Roberto Sacco1, Braden Boone2, Krassimira Garbett3, Carla Lintas1, Karoly Mirnics3, Shawn Levy2, Pat Levitt3, and Antonio M. Persico1. (1) Univ. Campus Bio-Medico, Via Alvaro del Portillo 21, Rome, I-00128, Italy, (2) Vanderbilt Microarray Shared Resource, Nashville, TN, (3) Vanderbilt Univ., Nashville, TN

Background: Increased frequencies of segmental copy number variations (CNVs) in the human genome have been associated with autism.

Objectives: to assess the frequency and genomic location of segmental CNVs in neocortical tissue samples from autistic patients and matched controls, and to assess its degree of correlation with gene expression.

Methods: CNV analysis was performed on genomic DNA extracted from postmortem temporocortical tissue specimens (BA 41/42) belonging to 11 patient-control pairs, using the GeneChip Mapping Arrays 250K arrays (Affymetrix). Genome-wide expression was assessed in 6 of these 11 pairs, using the Human Genome 133 plus arrays (Affymetrix). SNP intensity data (log2 ratios) were analyzed using the CNAG software.

Results: false negative rates average 23% and 20%, while false positives are at 2.52% and 2.47% for nsp-array and sty-arrays, respectively. There is no significant difference between patients and controls in percentage of duplicated or deleted SNPs, although there appear to be genomic regions that are selectively duplicated/deleted in autistic patients or in controls. Expression profiling of the superior temporal gyrus of six autistic subjects and matched controls reveals increased transcript levels of many immune system related genes. CNV-gene expression correlations are being assessed.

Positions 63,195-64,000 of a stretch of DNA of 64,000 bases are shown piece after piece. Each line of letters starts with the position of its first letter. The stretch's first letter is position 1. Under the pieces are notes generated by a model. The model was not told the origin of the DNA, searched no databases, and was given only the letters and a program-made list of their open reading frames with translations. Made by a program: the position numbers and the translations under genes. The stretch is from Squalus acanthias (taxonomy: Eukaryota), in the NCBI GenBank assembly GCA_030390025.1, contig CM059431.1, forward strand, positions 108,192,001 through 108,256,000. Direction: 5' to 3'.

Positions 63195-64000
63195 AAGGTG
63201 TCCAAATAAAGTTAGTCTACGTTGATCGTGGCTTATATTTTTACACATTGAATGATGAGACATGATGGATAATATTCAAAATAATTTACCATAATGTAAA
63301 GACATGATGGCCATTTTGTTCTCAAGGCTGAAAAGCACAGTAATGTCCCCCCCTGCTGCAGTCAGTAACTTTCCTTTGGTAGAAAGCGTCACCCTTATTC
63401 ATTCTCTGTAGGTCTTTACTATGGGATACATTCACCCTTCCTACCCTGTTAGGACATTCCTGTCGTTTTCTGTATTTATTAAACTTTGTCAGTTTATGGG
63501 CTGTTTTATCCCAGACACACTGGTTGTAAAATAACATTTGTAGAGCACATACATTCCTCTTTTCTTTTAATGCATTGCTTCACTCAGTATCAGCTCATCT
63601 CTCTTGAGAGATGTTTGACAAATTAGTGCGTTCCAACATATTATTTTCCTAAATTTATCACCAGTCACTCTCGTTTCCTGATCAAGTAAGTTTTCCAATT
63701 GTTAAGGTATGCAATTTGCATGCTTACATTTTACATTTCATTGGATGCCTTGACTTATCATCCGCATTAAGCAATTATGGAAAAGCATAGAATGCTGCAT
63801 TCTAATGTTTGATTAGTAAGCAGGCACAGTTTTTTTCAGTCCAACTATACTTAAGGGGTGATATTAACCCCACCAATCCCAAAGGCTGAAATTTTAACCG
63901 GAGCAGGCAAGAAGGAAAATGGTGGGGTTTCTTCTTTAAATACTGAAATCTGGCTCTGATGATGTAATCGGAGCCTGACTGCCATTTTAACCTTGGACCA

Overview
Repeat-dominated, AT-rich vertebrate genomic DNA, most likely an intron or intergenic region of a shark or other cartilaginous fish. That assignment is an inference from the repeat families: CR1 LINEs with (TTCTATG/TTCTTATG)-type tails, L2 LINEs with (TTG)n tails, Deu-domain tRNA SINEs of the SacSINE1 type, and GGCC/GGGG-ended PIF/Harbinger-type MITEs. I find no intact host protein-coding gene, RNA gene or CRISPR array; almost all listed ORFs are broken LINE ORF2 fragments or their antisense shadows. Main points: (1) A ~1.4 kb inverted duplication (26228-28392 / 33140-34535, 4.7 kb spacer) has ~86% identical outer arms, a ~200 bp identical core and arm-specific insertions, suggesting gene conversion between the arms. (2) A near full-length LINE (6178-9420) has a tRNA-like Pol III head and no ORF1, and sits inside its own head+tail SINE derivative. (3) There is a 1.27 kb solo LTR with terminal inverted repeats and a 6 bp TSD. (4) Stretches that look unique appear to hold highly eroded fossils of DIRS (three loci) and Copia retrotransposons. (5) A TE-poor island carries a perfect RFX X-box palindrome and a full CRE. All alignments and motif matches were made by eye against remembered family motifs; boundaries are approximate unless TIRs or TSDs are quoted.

Conclusions:The reliability of our CNV analysis appears quite satisfactory. No widespread increase in genomic instability is found in our postmortem brain sample of autistic patients. The genomic location of CNVs may be more relevant to autism vulnerability than their quantitative representation. Assessments of CNV-gene expression correlations will be important to understand the pathophysiology of CNV contributions to autism pathogenesis.